Third Sunday of Lent, March 8, 2015

5466554403_2ea3bfc1ef_bOur opening Collect reads: “Almighty God, You know that we have no power in ourselves to help ourselves: Keep us both outwardly in our bodies and inwardly in our souls, that we may be defended from all adversities which may happen to the body, and from all evil thoughts which may assault and hurt the soul; through Jesus Christ our Lord, who lives and reigns with You and the Holy Spirit, one God, for ever and ever. Amen.  (BCP 218)

The reading from the Old Testament is Exodus 20:1-17.  This is the story of God giving His 10 Commandments to His people through His servant Moses.  Moses spent two days at the foot of Mount Sinai following God’s instructions consecrating the people to prepare them to receive God’s law on the third day. “On the morning of the third day there was thunder and lightening and a thick cloud upon the mountain and a very loud trumpet blast… then Moses brought the people out to meet God; and they took their stand at the foot of the Mountain…” (Ex 19:16-19)  The 10 Commandments are revealed Law and structure our life as a family of God to be a united and loving family under our heavenly Father and with our neighbor.

The epistle is from Romans 7:13-25.  St.Paul addresses the moral conflicts we face.  These conflicts are the result of our fallen nature.  So often we sound just like St. Paul:  “I do not understand what I do; for I don’t do what I would like to do, but instead I do what I hate.”  (Rom 7:15). The good news is that in spite of the conflicts and contradictions and temptations that seem to flow so effortlessly about us we can know Christ more deeply and love Him more fully and be fill with joy and a wonder that passes all human understanding. (BCP 308 and Eph 4:17-32)  Because grace labors with our stubborn will to open our mind and heart and move us away from the areas of temptation so we can grow into a living image of Christ.  “And we all, with unveiled face, beholding the glory of the Lord, are being changed into His likeness from one degree of glory to another; for this comes from the Lord who is the Spirit. (2Co 3:18)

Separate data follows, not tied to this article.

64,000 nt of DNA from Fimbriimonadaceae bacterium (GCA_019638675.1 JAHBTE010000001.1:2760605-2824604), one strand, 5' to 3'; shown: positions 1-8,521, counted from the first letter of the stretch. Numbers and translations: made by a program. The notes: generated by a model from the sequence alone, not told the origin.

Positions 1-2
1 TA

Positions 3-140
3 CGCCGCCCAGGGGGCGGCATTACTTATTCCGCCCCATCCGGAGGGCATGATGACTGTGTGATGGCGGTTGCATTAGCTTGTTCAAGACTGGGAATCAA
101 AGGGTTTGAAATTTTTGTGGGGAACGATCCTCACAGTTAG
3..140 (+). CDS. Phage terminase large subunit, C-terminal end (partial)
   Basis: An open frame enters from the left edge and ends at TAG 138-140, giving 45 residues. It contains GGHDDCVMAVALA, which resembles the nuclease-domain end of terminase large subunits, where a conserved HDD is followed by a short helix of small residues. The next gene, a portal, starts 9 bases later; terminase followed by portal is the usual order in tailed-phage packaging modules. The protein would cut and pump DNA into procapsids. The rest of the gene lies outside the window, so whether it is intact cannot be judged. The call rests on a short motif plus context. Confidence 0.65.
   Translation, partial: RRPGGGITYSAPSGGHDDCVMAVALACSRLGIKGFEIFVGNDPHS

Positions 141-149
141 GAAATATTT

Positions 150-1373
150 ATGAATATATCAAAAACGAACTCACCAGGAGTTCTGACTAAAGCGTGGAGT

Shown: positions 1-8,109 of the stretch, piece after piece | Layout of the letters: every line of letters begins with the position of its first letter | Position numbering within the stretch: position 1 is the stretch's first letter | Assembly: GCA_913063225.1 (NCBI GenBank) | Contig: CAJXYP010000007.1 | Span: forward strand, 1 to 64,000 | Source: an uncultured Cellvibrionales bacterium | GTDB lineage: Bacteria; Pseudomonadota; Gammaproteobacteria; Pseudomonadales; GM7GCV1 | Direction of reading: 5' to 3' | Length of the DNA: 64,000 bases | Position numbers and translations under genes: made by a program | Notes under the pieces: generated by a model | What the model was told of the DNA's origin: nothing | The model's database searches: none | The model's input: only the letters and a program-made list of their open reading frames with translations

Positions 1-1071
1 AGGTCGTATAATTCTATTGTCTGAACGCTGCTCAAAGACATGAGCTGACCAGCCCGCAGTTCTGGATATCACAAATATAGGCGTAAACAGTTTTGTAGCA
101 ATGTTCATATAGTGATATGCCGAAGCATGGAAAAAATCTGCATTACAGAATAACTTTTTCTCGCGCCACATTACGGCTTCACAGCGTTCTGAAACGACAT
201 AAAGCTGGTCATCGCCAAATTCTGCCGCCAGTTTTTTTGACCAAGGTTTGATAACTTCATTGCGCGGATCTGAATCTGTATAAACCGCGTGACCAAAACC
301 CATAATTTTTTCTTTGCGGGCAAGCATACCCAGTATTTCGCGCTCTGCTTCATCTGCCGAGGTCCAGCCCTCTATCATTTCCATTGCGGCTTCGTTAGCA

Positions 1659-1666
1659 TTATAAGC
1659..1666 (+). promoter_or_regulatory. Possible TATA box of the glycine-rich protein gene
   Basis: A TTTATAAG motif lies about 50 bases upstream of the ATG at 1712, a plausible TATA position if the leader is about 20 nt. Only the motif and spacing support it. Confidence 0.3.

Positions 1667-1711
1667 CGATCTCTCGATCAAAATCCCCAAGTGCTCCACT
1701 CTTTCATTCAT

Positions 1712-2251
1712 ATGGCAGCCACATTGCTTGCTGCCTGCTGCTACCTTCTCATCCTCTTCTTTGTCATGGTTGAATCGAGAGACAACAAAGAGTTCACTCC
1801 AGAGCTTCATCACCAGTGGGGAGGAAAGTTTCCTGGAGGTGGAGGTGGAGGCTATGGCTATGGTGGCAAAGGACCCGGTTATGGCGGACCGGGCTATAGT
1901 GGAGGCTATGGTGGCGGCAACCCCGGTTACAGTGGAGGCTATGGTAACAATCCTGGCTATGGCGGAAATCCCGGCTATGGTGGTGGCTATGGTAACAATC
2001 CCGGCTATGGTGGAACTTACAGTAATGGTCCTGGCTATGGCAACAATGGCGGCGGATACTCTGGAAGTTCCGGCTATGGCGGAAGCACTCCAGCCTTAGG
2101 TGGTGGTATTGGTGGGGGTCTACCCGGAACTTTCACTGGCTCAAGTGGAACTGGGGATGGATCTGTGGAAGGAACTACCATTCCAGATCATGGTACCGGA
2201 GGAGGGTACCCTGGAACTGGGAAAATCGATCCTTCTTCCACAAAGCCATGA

The Gospel reading is John 2:13-22.  This reading is the cleansing of the Temple. The Jews asked Jesus for “a sign.”  (Jn 2:18).  But the “sign” that He wants to give must wait for a later time. But the “sign” that shall be given will be His offering of Himself in His Passion. The “zeal” the disciples took note of coming from Jesus was His love for every human soul. This love poured from the Cross. His “self-offering” becomes the door we must step through to be in Heaven. His arms are open wide on the Cross and is holding the doors to Heaven open for each of us. With faith walk into His embrace and step into Heaven here on earth.  The Temple where God abides and is worshipped is no longer a building, but it is now His Body that is the true sanctuary.

We continue to explore the rich baptismal themes that permeate the Prayer Book Lectionary in the season of Lent.  On this third Sunday in Lent the Lectionary turns it’s attention to the baptismal covenant and the relationship it creates between God, our neighbor and self.  At the baptismal font the Holy Spirit “sanctifies the water” (BCP 307) and with this water the human soul is “cleansed from sin and born again to receive the life of grace to continue forever in the Risen Life of Jesus Christ our Savior.”  (BCP 307)

Christian’s are called to a covenant relationship with God at baptism.  That covenant means God will never give up on us!  But it also means we are called to the same love and fidelity in our relationship with Him.  The cleansing of the Temple is a foreshadowing of the cleansing of the human soul that is made possible because of Jesus’ sacrifice on the Cross and because we are baptized into that divine mystery.  (Rom 6:1-14 and 1 Peter 1:17-23)  Baptism applies the grace and benefits of the Cross to any person who comes in faith seeking to walk with God.  Our Lord’s own flesh and blood is the “meeting ground” between God and a the human person. It’s no longer the Jewish Temple. As St. Peter writes, “Come as living stones, be yourselves built into a spiritual house, to be a holy priesthood, to offer spiritual sacrifices acceptable to God through Jesus Christ.”  (1Pe 2:5)

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